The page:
Secure and affordable housing is an increasing worry for elderly Australians

At an Australian house auction. Image: Getty.

The average housing costs of older (65-plus) outright homeowners in lone-person households were $38 a week in 2013-14, the Australian Bureau of Statistics calculated, compared to $103 for older social housing tenants and $232 for older private renters.

Fortunately, over the last several decades almost all Australians who depend on the age pension for their income have been outright homeowners, and their housing costs have thus usually represented a small proportion of their pension. However, this situation is changing and the significance of this is profound.

Drawing on 125 in-depth interviews conducted in Sydney and regional New South Wales (discussed in detail in my book, The Australian Dream: Housing Experiences of Older Australians), it is evident that these substantial differences in housing costs combined with differing levels of tenure security have a fundamental impact on the capacity of Australians dependent solely or primarily on the age pension to lead a decent life.

The interviews I conducted with the older homeowners, particularly with couple households, indicated that provided they did not have extraordinary expenses (high medical bills, excessive smoking and or drinking, having to look after a child etc), they managed reasonably well on the age pension. They could run a car, engage in modest leisure activities, travel and even save.

Margaret, who lived by herself, was content:

Well I can [and] I do participate. I don’t go to the opera because that’s too expensive... I don’t go to live shows because they’re too expensive, but that’s okay. I do other things. I’m a very busy person.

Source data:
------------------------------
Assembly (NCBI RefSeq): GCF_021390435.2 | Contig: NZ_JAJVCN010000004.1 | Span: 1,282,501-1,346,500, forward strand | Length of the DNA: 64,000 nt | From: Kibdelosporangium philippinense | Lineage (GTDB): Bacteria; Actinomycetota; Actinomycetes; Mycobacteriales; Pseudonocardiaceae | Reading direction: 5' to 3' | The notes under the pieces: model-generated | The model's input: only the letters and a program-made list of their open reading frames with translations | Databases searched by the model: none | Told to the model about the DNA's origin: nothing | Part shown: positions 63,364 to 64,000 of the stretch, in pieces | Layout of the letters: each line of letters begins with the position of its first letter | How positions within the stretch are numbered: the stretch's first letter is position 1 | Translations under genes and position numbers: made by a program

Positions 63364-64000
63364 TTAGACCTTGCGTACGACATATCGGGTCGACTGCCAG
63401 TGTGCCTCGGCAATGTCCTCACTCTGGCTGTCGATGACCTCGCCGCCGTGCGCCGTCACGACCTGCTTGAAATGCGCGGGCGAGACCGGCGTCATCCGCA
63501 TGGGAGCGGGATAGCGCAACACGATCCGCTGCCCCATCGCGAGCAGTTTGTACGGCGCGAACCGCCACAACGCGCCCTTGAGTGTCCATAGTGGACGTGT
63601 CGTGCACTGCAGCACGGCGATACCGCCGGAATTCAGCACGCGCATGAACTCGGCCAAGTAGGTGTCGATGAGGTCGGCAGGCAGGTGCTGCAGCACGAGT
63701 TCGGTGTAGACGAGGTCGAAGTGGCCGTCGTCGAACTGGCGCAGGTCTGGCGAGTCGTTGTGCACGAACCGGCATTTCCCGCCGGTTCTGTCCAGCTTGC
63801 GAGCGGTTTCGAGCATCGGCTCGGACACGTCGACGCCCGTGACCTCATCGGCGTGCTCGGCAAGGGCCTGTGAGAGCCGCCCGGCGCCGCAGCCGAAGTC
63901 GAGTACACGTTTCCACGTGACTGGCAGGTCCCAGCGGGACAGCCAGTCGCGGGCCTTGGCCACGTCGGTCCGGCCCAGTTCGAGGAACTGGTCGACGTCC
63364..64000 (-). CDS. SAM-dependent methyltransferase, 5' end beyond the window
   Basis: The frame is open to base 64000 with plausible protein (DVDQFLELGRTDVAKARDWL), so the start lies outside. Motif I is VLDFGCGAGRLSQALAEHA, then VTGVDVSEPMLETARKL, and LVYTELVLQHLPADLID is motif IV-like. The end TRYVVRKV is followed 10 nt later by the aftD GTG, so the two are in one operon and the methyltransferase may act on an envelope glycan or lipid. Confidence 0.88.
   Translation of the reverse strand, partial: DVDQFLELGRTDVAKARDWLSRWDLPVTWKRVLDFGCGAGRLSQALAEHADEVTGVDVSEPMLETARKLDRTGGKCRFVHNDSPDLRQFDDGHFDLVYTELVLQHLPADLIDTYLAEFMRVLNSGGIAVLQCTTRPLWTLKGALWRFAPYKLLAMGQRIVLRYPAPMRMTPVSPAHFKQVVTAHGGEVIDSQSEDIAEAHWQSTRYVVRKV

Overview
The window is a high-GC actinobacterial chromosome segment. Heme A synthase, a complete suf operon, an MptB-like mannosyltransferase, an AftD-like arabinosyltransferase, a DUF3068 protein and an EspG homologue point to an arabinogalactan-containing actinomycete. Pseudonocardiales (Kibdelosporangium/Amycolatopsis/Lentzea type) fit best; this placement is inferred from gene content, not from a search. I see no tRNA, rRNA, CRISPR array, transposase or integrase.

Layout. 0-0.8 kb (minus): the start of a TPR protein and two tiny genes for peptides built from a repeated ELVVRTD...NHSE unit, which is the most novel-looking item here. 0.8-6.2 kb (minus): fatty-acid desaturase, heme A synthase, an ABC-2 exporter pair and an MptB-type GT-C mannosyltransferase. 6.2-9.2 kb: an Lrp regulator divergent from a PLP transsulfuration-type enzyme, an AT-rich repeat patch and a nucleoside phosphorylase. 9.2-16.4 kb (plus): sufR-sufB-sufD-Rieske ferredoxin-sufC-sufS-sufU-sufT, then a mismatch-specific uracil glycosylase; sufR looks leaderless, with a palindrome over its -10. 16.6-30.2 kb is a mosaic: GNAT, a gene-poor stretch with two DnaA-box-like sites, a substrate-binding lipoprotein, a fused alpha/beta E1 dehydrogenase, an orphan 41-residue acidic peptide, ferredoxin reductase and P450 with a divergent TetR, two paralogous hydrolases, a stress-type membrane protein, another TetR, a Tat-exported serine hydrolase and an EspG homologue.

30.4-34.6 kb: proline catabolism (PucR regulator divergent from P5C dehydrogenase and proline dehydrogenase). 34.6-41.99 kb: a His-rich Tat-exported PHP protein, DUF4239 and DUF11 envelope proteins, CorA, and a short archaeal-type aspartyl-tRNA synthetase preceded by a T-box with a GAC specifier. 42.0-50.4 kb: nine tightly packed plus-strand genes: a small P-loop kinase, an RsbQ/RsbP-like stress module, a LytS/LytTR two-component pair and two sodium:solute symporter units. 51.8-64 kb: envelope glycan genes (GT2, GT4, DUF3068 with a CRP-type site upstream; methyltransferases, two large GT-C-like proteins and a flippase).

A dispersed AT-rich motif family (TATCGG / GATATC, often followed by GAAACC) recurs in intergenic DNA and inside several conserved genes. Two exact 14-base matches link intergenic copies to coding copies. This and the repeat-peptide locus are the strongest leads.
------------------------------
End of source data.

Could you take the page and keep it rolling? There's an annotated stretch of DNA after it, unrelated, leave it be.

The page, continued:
Although the housing costs of older social housing tenants are high relative to homeowners, the fact that their rent is pegged at 25 per cent of their income means they have a fair amount of disposable income after paying for their accommodation.

Betty, a social housing tenant, summed up their situation:

In public housing you see, even if they’ve only got the old age pension, nothing else, because their rent is only a quarter [of their income], they manage, most of them quite well. People who don’t manage are the ones who drink, smoke a lot... or who have an illness that requires heavy expenditure on medication.

In addition, historically, older social housing tenants have had guaranteed security of tenure. John spoke of the enormous benefits of this security:

When you know your accommodation is right, this is especially when you’re older, you can pursue other interests. You’re more relaxed and I do feel, I really feel you’re in for a longer life you know... I’m quite content and I think it’s just wonderful that the government does supply these houses.

Private renters live with insecurity

The third group, older private renters dependent on the age pension for their income, are in a completely different position. A large proportion of them are having to use a large proportion of their income to pay for their rent.

Also, once their lease ends they can be asked to leave at any time – no grounds have to be given. The resulting perpetual insecurity combined with the cost of their housing is the basis for enormous anxiety and distress.

Maggie, a private renter in Sydney, said:

It [the age pension] is unrealistic. I mean I thank God for it because I’d never make ends meet otherwise. I really thank God for it, but it’s unrealistic. You cannot live on that. I mean what would you live on? It’s a joke. I was lucky that I had the income from working on the side... I couldn’t have lived like that without working a bit...

Helen painted a bleak picture. Even though she was drawing the couple pension she was clearly suffering enormous psychological distress:

Sometimes I think I’m too old for this. Maybe I’ll be dead in a year’s time and we wouldn’t have to worry about it. All the stress... I said to my doctor, ‘Why keep us alive when there’s nothing there for us?’ I said, ‘There’s no help for us,’ and she agreed with me... I told her we couldn’t get into a retirement village or even buy a caravan, or mobile home. We couldn’t even buy that. So we have a little bit of money but we can’t do anything with it. It’s not enough to help us.

When I asked Janet, who had been a private renter for a long time, how she responded when she heard that she had been accepted for social housing, she said: